Of course, political conversations may be harder to keep civil than other conversations, where there may be more goodwill present. Still, at least one recent study showed that when people are seen as having more intellectual humility, they may help foster better conversations with people who disagree with them on politically charged subjects like the death penalty, affirmative action, physician-assisted suicide, and genetically modified food.
Worthington says there are good reasons to expect more politically humble people to have civil conversations and so bridge divides—even if they are the only ones being humble in a conversation or even if they have very firm convictions. That’s because humbler people don’t need to denigrate others’ arguments or denigrate them as people, which helps reduce defensiveness and opens up the possibility of better engagement with one another.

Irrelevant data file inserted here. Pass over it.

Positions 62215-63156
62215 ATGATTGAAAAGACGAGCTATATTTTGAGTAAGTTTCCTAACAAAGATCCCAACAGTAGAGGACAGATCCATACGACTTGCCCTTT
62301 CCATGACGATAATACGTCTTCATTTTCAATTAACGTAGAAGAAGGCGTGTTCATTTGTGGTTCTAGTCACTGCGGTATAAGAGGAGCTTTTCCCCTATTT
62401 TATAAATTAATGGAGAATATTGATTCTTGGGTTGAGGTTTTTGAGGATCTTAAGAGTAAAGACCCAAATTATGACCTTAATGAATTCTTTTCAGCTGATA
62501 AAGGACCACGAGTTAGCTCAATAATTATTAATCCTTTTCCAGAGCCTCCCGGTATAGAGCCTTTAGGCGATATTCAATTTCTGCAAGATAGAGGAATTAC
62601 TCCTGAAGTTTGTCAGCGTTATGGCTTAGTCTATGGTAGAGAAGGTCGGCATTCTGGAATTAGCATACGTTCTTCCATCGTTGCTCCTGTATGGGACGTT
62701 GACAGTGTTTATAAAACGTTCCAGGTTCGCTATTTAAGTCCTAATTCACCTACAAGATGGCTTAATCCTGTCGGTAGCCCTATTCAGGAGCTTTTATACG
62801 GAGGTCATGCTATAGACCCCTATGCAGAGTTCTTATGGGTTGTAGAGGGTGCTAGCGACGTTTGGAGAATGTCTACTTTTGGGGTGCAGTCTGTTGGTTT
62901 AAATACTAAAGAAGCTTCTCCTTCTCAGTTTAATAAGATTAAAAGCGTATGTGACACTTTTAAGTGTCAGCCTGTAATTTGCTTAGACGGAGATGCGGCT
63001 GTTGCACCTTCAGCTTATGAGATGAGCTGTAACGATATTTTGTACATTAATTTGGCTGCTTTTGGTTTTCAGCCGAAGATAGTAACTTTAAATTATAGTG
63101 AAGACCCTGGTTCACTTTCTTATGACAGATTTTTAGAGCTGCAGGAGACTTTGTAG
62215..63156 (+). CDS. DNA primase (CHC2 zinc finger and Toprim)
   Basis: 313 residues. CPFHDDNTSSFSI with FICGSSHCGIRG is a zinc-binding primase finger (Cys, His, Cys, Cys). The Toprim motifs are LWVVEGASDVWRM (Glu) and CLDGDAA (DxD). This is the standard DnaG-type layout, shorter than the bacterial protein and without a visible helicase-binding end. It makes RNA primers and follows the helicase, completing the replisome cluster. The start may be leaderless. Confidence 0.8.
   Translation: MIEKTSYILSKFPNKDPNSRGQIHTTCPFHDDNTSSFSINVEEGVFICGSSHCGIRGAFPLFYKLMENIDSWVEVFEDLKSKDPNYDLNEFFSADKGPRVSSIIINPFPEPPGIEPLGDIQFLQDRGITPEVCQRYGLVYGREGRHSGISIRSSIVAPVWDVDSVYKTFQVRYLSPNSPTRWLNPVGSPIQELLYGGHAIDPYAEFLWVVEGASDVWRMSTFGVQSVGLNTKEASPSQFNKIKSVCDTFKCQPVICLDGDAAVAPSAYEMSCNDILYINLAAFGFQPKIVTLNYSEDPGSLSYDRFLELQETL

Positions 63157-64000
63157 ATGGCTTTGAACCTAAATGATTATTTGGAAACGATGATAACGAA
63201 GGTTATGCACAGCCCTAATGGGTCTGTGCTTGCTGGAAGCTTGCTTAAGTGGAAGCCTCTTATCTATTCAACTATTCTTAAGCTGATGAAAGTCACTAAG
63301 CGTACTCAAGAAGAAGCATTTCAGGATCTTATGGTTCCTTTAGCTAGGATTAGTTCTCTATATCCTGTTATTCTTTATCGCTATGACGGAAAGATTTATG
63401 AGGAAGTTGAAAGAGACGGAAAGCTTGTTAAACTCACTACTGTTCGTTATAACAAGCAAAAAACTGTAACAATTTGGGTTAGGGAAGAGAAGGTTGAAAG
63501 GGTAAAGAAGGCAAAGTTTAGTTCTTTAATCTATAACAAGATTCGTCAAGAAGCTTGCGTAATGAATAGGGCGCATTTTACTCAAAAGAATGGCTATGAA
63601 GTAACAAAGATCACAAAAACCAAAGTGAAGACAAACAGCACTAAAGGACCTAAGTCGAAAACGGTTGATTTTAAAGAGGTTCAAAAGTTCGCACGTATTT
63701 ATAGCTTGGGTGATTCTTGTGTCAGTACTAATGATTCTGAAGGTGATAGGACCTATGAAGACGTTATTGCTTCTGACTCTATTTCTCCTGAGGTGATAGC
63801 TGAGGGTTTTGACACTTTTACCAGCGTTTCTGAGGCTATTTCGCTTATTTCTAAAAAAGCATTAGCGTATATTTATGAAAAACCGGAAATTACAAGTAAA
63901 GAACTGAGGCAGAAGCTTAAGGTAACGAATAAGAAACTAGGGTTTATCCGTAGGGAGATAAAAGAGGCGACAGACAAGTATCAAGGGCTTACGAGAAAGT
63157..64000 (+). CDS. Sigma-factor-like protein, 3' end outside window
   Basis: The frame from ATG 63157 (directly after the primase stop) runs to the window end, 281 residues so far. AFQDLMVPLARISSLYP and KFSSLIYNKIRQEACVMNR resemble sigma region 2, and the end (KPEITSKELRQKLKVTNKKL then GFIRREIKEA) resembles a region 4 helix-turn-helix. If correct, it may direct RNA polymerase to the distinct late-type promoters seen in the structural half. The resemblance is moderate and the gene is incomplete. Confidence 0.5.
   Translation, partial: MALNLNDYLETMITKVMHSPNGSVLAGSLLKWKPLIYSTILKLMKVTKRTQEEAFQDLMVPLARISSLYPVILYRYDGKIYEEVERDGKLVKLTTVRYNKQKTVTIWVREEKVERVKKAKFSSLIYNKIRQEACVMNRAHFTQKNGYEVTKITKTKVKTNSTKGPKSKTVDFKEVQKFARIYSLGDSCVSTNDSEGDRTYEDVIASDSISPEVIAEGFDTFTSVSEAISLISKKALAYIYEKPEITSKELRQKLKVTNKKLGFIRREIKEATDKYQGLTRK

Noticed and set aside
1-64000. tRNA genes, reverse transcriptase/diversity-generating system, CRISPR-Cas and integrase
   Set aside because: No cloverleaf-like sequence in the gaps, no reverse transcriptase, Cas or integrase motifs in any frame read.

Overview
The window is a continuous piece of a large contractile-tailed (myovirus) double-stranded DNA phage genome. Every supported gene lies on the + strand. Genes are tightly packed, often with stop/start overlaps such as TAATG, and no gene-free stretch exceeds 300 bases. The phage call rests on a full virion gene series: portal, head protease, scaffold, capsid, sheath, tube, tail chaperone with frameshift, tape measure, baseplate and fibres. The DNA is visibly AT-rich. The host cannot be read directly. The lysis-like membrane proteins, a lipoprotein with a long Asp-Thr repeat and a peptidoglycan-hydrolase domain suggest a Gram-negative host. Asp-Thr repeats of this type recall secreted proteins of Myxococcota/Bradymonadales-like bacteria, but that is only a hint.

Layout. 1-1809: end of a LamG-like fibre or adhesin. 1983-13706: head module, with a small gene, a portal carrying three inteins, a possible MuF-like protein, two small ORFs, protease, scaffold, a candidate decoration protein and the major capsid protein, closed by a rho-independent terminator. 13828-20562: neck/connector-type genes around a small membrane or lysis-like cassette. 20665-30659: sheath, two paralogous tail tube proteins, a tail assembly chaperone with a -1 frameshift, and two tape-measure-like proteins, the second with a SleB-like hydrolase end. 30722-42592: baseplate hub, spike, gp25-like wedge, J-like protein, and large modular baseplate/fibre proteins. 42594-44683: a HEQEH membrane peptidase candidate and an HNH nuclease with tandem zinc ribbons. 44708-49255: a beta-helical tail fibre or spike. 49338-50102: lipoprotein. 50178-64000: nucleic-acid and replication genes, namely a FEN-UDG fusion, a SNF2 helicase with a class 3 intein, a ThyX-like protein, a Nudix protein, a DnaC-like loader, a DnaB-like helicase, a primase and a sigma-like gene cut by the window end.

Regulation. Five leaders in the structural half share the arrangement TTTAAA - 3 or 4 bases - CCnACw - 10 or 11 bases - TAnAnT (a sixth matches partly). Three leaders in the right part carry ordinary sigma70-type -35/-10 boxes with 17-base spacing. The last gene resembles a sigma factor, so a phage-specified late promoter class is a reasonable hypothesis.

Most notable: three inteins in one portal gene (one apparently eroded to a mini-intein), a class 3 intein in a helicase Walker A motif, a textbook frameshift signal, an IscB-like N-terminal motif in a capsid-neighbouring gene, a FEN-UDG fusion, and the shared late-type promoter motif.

“Anybody who’s doing their best to be respectful is going to end up having a more positive interaction than someone calling each other names or being verbally aggressive,” he says. “The more politically humble people are, the more able they are to have civil conversations about political differences, even if they disagree.”
— Jill Suttie, Psy.D., is Greater Good‘s book review editor and a frequent contributor to the magazine. Based at UC-Berkeley, Greater Good highlights ground breaking scientific research into the roots of compassion and altruism. Copyright Greater Good.
To Learn More: